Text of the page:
Omicron wave hangs over New Years celebrations

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A record wave of Covid-19 infections fueled by the spread of the contagious variant of Omicron has tarnished New Years celebrations around the world, and party-goers are urged to exercise caution amid rising cases.

Despite hopes that 2021 would mark a return to normal after the pandemic halted many celebrations last New Year’s Eve, many cities and countries either canceled or scaled back planned celebrations and urged residents to limit the size of their gatherings.

London has canceled its New Year’s Eve fireworks, but New York City’s Times Square celebrations will continue even as infection rates in the city hit record highs. Still, only 15,000 people are allowed to attend the ball drop event, which typically attracts nearly 60,000 from around the world.

Pope Francis arrives on Friday to celebrate New Year’s Eve Vespers in St. Peter’s Basilica in the Vatican © AP

Guests must be vaccinated and wear masks to attend the outdoor event, though public health experts have questioned whether the event should even take place. In 2020 the event was closed to the public.

Eric Adams is sworn in as the city’s new mayor at the Times Square ceremony shortly after losing the ball after canceling his Brooklyn indoor housewarming party due to the spate of cases.

In New York State, the Covid-19 infection rate is more than 230 cases per 100,000, more than twice the national average, the highest since the pandemic began, according to an FT data analysis.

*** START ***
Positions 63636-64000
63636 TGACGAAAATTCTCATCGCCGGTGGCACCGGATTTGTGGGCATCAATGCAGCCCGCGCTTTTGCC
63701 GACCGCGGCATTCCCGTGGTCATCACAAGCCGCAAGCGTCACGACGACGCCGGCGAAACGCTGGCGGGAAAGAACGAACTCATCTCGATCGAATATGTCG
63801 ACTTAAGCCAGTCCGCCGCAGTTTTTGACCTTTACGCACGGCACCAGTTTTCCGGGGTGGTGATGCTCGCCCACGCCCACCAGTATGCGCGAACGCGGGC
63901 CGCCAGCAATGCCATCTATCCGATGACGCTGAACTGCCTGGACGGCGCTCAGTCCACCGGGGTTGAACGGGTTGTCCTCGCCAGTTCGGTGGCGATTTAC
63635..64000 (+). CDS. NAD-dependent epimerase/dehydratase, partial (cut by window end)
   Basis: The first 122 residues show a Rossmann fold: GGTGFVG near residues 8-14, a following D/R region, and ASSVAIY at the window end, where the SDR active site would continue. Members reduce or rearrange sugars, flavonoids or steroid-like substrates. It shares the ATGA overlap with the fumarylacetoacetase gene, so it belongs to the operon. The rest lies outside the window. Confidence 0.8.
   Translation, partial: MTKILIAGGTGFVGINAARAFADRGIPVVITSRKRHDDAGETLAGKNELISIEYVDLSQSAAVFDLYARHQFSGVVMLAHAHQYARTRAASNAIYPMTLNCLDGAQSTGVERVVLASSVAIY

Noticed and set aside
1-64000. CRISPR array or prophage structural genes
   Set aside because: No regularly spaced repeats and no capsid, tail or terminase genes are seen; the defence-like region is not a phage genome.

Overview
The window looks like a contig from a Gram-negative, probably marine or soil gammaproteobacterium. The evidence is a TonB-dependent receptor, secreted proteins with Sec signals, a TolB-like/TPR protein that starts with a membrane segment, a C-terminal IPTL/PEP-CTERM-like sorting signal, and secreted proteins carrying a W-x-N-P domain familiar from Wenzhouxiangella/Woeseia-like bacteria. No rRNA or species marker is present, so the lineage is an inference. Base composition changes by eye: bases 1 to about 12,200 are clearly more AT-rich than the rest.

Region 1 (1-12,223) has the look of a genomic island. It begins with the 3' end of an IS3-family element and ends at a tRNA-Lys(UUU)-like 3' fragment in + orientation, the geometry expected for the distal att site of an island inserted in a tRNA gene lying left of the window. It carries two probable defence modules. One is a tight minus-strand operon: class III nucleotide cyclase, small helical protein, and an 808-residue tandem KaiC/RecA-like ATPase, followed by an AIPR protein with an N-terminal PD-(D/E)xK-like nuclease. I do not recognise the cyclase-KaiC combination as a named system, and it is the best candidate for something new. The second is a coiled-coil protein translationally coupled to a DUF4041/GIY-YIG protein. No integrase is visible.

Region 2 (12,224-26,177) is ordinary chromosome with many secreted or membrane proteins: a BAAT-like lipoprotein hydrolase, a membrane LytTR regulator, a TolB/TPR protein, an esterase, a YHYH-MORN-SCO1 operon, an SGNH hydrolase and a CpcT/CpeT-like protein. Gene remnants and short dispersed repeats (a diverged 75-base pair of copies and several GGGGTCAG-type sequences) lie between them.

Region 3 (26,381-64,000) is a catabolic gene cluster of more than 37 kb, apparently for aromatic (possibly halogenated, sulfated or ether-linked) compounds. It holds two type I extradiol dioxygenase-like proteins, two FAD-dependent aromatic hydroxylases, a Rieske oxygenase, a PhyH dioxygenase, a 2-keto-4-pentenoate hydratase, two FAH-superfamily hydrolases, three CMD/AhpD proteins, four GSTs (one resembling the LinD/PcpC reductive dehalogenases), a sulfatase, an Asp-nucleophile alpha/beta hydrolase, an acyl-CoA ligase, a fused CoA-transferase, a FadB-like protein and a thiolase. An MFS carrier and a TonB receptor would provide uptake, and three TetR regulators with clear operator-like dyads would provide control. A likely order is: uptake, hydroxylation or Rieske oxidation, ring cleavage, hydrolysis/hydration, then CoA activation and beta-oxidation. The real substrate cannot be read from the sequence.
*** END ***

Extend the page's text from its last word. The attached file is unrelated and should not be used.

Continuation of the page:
Lines that span several blocks are a common sight outside of test centers.

Experts warn of large gatherings as the seven-day average of new cases in the United States climbed to nearly 350,000, the highest ever. San Francisco canceled its fireworks display, while Atlanta, Georgia canceled its annual peach drop.

Revelers celebrate the New Year outside Flinders Street Station during New Years Eve celebrations in Melbourne, Australia. © Getty Images

Speaking at a press conference at the White House on Wednesday, Dr. Anthony Fauci, Joe Biden’s Senior Medical Advisor, that for those planning to attend large gatherings, “Everyone hugs and kisses and wishes each other a Happy New Year – I would highly recommend this this year.” , we do not do that.”